Christian Knights of the Ku Klux Klan Invisible Empire,inc., George Thompson, Plaintiffs-appellants, v. the Town of Pocahontas, Virginia, Its Governing Council, Andits Chief of Police, Defendant-appellee, 836 F.2d 1342 (4th Cir. 1988)

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US Court of Appeals for the Fourth Circuit - 836 F.2d 1342 (4th Cir. 1988) Argued Nov. 30, 1987. Decided Jan. 11, 1988

George Daly (Louis L. Lesesne, Jr., Gillespie, Lesesne & Connette on brief) for appellants.

Frederick W. Harman (Arey & Harman, P.C. on brief), for appellees.

Before DONALD RUSSELL and WILKINS, Circuit Judges, and BUTZNER, Senior Circuit Judge.


The Christian Knights of the Ku Klux Klan appeal the judgment of the district court which dismissed this action based on 42 U.S.C. §§ 1983 and 1988 against the town of Pocahontas, Virginia, for denial of a parade permit. The Klan assigns errors to the following rulings of the court: 1) that a dispute over a three-week notice requirement for a permit was moot; 2) that the three-week requirement is constitutional; and 3) that the Klan was not entitled to counsel fees. We affirm the judgment of mootness, vacate the declaration of constitutionality, reverse the order denying counsel fees, and remand for determination of a proper fee.

The Klan's Grand Dragon for Virginia applied to the town's chief of police for a permit to conduct a street walk in the town's streets. The chief of police referred the request to the town council. The town's attorney advised the council that the Klan had a constitutional right to conduct the proposed walk, but the council nevertheless voted to deny the permit.

The Klan responded to the council's decision by filing suit in the district court on March 13, 1986, claiming that the town violated its first amendment rights by denying the permit. On April 14, 1986, the town council offered to grant the permit if the Klan would give it three weeks' notice before conducting the walk. The Klan agreed. The Klan also insisted that the town reimburse it for all attorney's fees incurred until that point. The town, claiming that the issue of attorney's fees was for the court to decide, refused to accede to the Klan's demand.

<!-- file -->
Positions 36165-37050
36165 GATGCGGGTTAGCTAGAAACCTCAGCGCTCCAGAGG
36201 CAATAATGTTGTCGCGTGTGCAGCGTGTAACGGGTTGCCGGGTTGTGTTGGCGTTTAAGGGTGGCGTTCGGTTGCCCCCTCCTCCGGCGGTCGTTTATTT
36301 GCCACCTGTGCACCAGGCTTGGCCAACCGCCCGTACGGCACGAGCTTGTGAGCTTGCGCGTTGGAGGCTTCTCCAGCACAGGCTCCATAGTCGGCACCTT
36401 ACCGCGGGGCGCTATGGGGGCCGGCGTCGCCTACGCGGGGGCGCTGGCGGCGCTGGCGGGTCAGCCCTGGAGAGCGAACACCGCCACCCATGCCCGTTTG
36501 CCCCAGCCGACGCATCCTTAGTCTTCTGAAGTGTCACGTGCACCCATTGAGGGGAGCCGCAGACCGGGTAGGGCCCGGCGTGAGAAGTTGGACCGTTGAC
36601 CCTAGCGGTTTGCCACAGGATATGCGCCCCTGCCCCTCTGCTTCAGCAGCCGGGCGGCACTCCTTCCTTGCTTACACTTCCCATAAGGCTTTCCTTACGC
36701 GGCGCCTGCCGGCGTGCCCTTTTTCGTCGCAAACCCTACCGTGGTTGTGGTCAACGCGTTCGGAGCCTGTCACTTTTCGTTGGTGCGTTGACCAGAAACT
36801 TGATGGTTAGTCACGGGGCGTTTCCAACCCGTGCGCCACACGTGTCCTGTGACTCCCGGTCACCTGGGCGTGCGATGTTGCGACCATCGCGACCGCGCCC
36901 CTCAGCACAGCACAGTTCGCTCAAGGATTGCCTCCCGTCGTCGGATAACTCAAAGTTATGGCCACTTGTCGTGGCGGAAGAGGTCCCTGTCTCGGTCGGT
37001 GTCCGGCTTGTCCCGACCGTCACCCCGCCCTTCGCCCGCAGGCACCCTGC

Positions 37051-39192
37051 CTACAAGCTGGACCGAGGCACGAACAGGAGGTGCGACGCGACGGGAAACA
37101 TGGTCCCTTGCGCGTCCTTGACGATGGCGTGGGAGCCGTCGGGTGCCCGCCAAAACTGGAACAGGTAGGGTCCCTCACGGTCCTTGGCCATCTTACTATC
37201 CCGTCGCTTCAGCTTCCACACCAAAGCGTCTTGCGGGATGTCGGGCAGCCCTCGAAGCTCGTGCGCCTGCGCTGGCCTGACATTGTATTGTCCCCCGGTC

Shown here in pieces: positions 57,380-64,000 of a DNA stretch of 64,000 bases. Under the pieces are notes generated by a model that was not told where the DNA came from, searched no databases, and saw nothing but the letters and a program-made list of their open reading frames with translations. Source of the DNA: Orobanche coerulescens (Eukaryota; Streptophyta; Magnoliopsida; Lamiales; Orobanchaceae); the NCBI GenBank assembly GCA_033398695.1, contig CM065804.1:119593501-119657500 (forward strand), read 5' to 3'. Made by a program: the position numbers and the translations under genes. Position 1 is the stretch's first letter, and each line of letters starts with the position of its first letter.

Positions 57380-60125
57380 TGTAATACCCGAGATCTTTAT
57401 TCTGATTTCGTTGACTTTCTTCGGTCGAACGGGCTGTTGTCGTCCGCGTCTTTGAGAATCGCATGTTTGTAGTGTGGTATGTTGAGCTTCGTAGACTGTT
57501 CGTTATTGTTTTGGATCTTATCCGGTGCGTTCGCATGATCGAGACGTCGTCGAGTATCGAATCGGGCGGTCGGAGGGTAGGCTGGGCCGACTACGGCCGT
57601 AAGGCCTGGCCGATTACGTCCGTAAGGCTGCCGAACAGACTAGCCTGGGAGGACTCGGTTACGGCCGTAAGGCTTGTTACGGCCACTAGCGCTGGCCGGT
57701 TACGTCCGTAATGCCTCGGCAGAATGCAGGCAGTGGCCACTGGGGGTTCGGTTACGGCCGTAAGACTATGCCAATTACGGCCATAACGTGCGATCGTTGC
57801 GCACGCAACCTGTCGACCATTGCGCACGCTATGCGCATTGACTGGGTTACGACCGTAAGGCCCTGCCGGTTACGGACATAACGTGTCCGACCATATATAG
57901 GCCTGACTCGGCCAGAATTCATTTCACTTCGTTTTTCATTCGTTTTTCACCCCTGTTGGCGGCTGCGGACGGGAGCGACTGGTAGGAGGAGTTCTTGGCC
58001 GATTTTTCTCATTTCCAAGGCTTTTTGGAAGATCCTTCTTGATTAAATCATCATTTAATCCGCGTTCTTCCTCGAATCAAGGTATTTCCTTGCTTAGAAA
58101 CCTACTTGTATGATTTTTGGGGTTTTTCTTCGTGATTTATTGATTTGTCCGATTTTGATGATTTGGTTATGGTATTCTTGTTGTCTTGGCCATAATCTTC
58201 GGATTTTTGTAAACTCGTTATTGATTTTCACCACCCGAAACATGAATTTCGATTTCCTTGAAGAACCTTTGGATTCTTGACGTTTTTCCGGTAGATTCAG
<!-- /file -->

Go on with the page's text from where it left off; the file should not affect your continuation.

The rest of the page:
The dispute was submitted to the district court on stipulations. The court ruled that the agreement between the parties mooted the Klan's section 1983 claim, that a requirement for a three-week notice to obtain a permit was constitutional, and that the Klan could not recover a n y attorney's fees.

II The district court was correct in holding that the Klan's

section 1983 claim against the town was moot. The Klan

cannot agree to accept a notice requirement and then claim

that the requirement is unconstitutional. The Klan's

stipulation to the district court specifically stated that

it "agreed to accept the three-week notice period in order

to resolve the matter." Such a compromise or settlement

between the Klan and the town moots the dispute between the

two on that issue. "Generally settlement of a dispute

between two parties renders moot any case between them

growing out of that dispute." ITT Rayonier Inc. v. United

States, 651 F.2d 343, 345 (5th Cir. 1981). The fees and

permit issues are distinct, and disagreement over one did

not preclude the district court from finding settlement of the other.

Because the Klan's section 1983 claim is moot, the district court need not have undertaken to decide the merits of the controversy. Oil Workers Union v. Missouri, 361 U.S. 363 (1960). Accordingly, we vacate the declaration that the notice requirement is constitutional.


Section 1988 of Title 42 U.S.C. grants the district court discretion to award attorney's fees to successful plaintiffs who enforce a provision of section 1983. Those who prevail through settlement or agreement, like the Klan in this case, are also entitled to attorney's fees. Maher v. Gagne, 448 U.S. 122, 129 (1980). A court should not deny a prevailing claimant attorney's fees unless special circumstances render the award unjust. Bills v. Hodges, 628 F.2d 844, 847 (4th Cir. 1980).